Posts : 133
Join date : 2012-08-12
Age : 31
Location : Bangalore
|Subject: Right Time to Lock your Money in Long-term FMPs for Stable Gains Tue Sep 04, 2012 2:19 pm|| |
Right Time to Lock your Money in Long-term FMPs for Stable Gains
Fixed maturity plans of 3- and 5-year tenors are good investment options given the likelihood of an interest rate cut soon.Nikhil Walavalkar tells you about the risks associated with such instruments THE REWARD
Most debt investors are familiar with fixed maturity plans (FMPs) of three months and one year.However,mutual funds have recently started launching three- and five-year FMPs.JP Morgan AMC has closed two schemes of three- and five- year tenures in July 2012,after mopping up.600 core.New fund offer of a three-year fixed maturity plan from JP Morgan AMC is currently on and another NFO of a five-year scheme is round the corner.Reliance AMC closed subscriptions to three-year and five-year fixed horizon funds last week.Industry observers expect more such products hitting the market in the near future.Obviously,the question is: should you look at such long-term products Yields on three-year bonds are attractive.And it makes sense to lock in these yields given the possibility that interest rates may go down from here, says Himanshu Vyapak,deputy CEO,Reliance Capital Asset Management.
Though no fund house can give you the indicative yields or how much return you will get on these products,some back-of-the-envelope calculations can give a hint of the possible returns.AAA -rated corporate bonds with maturities of three and five years are offering yields of around 9.5%.Fund managers also have the option of bonds issued by public sector undertakings with similar maturities and yields.If one assumes an expense ratio in the range of 0.75% to 1%,a portfolio should offer a compound annual growth rate (CAGR) of 8.5%.However,remember that the expected returns will vary depending on multiple factors,including credit quality of the bonds in the portfolio and the rates at which the coupons are reinvested.Thus investors in these products lock in returns with little interest rate risk,as the portfolio comprises bonds that mature in line with the maturity of the scheme and is held till maturity.Investors need to look at these products in the backdrop of an economic scenario that hints at a fall in interest rates.We expect a 100 basis point fall in interest rates over the next 12 to 18 months, says Nandkumar Surti,MD& CEO,JP Morgan Asset Management India.Compared to a close-ended fund of a shorter maturity,investors in a longer-term FMP,like three- and fiveyear,are not exposed to reinvestment risk,as money is locked in for a longer term, says Joydeep Sen,seniorvice president (advisory desk) at BNP Paribas Wealth Management.If you invest in a one-year FMP,you will face the problem of deploying the maturity proceeds after one year at a lower rate.In the recent past,shortterm interest rates represented by interest rates on one-year certificate of deposit (CD) has come down faster than the long-term interest rates.One-year CD rates have come down from 10.15% on April 2,2012,to 9.09% on August 27,2012.As the experts believe that the trend will continue,investors in one-year FMPs may have to invest at a lower rate one year from now.That makes locking in money for the long term even more attractive.Also long-term investing means better tax treatment.FMP is a tax efficient investment option best suited for investors with a low risk appetite, adds Nandkumar Surti.FMPs come with dividend and growth options.Investors with income needs should opt for the dividend option,in which dividends attract a dividend distribution tax of 13.52%.If you opt for the growth option,long-term capital gains tax liability would be lower of 20.6% with indexation or 10.3% without indexation.Though all look good with FMPs,it does not mean you invest all your money in these instruments.THE DOWNSIDE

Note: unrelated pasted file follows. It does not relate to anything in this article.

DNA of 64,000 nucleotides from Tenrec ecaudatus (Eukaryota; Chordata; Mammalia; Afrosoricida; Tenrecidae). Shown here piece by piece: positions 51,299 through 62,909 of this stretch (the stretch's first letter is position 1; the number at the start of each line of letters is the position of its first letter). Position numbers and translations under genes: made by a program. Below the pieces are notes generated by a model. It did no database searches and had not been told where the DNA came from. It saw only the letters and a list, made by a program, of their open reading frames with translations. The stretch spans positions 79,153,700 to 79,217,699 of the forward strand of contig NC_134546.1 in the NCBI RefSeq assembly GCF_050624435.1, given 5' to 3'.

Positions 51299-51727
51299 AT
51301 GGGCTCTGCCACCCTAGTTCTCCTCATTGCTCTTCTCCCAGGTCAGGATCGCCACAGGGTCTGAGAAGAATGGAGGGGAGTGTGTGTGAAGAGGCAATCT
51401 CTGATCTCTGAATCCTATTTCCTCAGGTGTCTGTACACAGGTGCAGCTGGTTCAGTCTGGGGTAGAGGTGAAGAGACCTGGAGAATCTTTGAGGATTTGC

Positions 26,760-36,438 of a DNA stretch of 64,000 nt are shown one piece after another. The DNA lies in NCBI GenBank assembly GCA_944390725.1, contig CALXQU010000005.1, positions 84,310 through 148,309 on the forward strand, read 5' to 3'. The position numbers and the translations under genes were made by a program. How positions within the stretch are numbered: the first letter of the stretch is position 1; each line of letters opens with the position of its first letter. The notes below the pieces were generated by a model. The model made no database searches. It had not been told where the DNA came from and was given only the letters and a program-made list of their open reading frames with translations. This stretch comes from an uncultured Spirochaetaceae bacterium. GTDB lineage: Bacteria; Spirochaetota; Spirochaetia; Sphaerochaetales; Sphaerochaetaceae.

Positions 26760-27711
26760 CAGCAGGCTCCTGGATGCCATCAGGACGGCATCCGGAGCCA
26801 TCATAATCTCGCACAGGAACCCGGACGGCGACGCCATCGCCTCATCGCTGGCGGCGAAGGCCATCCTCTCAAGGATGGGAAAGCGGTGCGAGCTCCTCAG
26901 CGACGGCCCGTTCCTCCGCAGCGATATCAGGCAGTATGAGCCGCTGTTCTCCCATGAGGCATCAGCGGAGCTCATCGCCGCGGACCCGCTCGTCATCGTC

The biggest risk is the credit quality of the bonds.In case of portfolios of three- month and one-year FMPs,investors are used to bank CDs and a small exposure to commercial papers rated below AAA of NBFCs.But as one plans to get into threeand five-year products,bank CDs are no more an available option for fund managers.There is a possibility of a fund manager buying into low-quality bonds to enhance returns.As five years is a fairly long period,it is better to be with the fund houses that stick to high credit quality bonds.Though no fund house can declare the portfolio of a scheme beforehand,you can get a fair idea of what to expect by checking the portfolios of similar schemes launched in the recent past.The fact sheet of the fund house and many web portals,such as Value Research,can help you find it out.If you see a fund house sticking to AAA corporate bonds or PSU bonds,it is highly likely that it will continue with the strategy of not trading risk for extra returns.Another issue with these five- and three-year products is lack of liquidity.Though they are listed on stock exchanges,there is very low probability that you will get to exit,even if you are willing to offer your units at a 5% discount to the prevailing NAV.So if you cannot remain invested in these products till maturity of the scheme,avoid them.If you are keen to invest in fixed income with a three-year timeframe in mind but do not want to lock in your money,you can look at income funds.This route may be a bit volatile,in case there are occasional spikes in yields.